by George Zamora
SOCORRO – New Mexico Tech senior Elizabeth Ball racked up a third-place finish in the women’s nine-ball competition at the recently held Association of College Unions International (ACUI) Region 13 Recreation Tournament in Laramie, Wyoming. She is now shooting for the next level of competition at the upcoming ACUI international tournaments in Colorado Springs.
Ball beat out nine other competitors in a select group of Region 13’s best women pool shooters at the ACUI regional tournament to earn third-place honors and the right to advance to the international competition. Region 13 includes colleges and universities in Arizona, Colorado, New Mexico, Wyoming, and Utah.
“Pool has been my ‘addiction’ for several years,” Ball says. “It’s a great game.”
Ball began seriously competing in pool tournaments about three years ago, while still a sophomore at New Mexico Tech.
“Playing in tournaments is rather different than just playing for fun—it’s taken me three years to overcome the intense intimidation I first felt during tournament play,” Ball relates. “Now I play in tournaments as often as possible, attempting to solidify the appropriate mental state required to win.”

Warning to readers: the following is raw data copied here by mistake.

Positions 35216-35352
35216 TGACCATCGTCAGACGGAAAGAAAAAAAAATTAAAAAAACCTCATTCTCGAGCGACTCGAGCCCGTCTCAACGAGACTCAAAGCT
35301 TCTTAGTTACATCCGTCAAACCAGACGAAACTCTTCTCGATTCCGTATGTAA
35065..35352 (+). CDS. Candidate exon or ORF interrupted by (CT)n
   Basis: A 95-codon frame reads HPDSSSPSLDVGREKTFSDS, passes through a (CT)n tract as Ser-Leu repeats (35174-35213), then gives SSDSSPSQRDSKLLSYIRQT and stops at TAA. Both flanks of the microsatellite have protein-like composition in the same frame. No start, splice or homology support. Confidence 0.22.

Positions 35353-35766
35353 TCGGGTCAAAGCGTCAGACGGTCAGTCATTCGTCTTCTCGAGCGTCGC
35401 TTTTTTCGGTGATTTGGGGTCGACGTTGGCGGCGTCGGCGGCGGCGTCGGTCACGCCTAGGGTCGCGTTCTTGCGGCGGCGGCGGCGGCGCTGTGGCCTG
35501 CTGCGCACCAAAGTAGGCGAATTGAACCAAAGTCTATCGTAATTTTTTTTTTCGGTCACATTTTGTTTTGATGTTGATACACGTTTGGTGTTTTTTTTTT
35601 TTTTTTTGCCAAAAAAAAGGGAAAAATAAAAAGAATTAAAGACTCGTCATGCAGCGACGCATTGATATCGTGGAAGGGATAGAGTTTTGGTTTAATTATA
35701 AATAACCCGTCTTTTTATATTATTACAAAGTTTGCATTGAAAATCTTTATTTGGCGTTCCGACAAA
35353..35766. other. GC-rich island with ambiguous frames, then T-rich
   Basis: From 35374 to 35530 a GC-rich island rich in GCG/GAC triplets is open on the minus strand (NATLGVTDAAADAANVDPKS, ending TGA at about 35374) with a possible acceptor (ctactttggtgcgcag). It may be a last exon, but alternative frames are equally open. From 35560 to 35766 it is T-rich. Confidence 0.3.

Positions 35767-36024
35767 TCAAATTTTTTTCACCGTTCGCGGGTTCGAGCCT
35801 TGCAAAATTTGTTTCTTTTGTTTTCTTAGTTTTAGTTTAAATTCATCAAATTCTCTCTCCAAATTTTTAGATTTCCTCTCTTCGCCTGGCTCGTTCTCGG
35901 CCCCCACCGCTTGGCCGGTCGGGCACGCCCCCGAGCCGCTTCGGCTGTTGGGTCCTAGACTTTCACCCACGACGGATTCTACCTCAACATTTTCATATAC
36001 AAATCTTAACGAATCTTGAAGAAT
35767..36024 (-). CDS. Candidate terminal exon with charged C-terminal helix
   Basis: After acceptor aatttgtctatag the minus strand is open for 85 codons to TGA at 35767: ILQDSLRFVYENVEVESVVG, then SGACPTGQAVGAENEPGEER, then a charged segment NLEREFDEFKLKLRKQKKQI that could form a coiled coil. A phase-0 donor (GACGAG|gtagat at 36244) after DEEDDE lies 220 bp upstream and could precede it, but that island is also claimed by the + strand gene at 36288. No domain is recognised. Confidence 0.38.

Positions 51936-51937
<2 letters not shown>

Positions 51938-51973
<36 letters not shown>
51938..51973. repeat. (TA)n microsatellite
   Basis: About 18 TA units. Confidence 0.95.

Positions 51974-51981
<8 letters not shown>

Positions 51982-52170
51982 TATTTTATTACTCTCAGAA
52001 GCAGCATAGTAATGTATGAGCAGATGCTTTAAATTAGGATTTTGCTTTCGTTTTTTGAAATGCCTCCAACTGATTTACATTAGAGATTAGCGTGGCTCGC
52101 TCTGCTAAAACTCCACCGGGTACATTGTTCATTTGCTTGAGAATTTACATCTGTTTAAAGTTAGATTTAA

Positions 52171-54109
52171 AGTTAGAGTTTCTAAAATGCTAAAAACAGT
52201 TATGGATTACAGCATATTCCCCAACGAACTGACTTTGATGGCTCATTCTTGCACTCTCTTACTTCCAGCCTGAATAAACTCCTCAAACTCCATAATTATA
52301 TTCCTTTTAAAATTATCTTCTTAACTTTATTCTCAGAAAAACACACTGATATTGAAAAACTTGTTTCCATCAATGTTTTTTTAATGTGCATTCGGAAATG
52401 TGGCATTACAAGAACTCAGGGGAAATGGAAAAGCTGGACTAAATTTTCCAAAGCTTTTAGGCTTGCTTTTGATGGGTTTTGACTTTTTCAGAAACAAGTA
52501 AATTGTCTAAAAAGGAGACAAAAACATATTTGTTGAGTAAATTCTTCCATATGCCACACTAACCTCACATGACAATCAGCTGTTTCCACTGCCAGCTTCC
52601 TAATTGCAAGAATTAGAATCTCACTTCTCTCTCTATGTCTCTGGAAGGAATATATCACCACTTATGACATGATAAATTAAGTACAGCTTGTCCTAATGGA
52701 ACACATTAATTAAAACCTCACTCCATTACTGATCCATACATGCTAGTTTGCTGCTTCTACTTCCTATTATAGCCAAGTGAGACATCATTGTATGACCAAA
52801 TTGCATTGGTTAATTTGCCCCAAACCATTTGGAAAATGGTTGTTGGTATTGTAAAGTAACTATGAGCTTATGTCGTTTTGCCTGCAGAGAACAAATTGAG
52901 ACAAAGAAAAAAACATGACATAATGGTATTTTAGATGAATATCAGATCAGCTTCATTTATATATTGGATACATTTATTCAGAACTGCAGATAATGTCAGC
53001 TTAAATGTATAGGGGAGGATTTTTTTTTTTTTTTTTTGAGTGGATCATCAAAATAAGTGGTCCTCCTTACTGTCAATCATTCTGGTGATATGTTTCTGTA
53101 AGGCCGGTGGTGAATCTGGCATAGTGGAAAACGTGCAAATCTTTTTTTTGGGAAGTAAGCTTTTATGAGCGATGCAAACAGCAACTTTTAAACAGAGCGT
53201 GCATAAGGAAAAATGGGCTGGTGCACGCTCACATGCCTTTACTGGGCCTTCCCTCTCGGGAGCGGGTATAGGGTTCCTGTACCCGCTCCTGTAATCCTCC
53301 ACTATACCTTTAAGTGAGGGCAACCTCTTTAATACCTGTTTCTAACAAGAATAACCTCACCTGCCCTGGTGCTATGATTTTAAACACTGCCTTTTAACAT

Ball, a member of New Mexico Tech’s Billy Aardds Club, has been practicing as often as possible in preparation for the upcoming international nine-ball tournament. She also has been getting extra coaching to improve her technique from longtime Billy Aardds Club advisor Ray Piworunas, a services coordinator at the Tech Computer Center who is also a semi-professional billiards player.
When she isn’t playing pool or studying for classes, Ball says her preferred pastimes include painting and writing philosophical prose on various aspects of life.
“I also enjoy reading fictional novels about either twisted murders or the Mafia,” she concedes.
Ball’s trip to the ACUI International Recreation and College Bowl Tournaments is being sponsored by the New Mexico Tech Auxiliary Services Office.
“With regards to academia, New Mexico Tech is an extraordinary school offering personalized instruction from professors who genuinely care about the education of each individual student,” Ball says.
“New Mexico Tech has definitely provided me with an excellent education,” she continues. “Although I’ve learned quite a bit here, perhaps the most valuable tool I’ve gained is discipline: This school has essentially forced me to become a good student, as it is almost impossible to graduate from Tech if you are not a good student.”
Ball expects to graduate from New Mexico Tech this coming May with a bachelor of science in biology, but intends to continue her graduate work at the state-supported research university.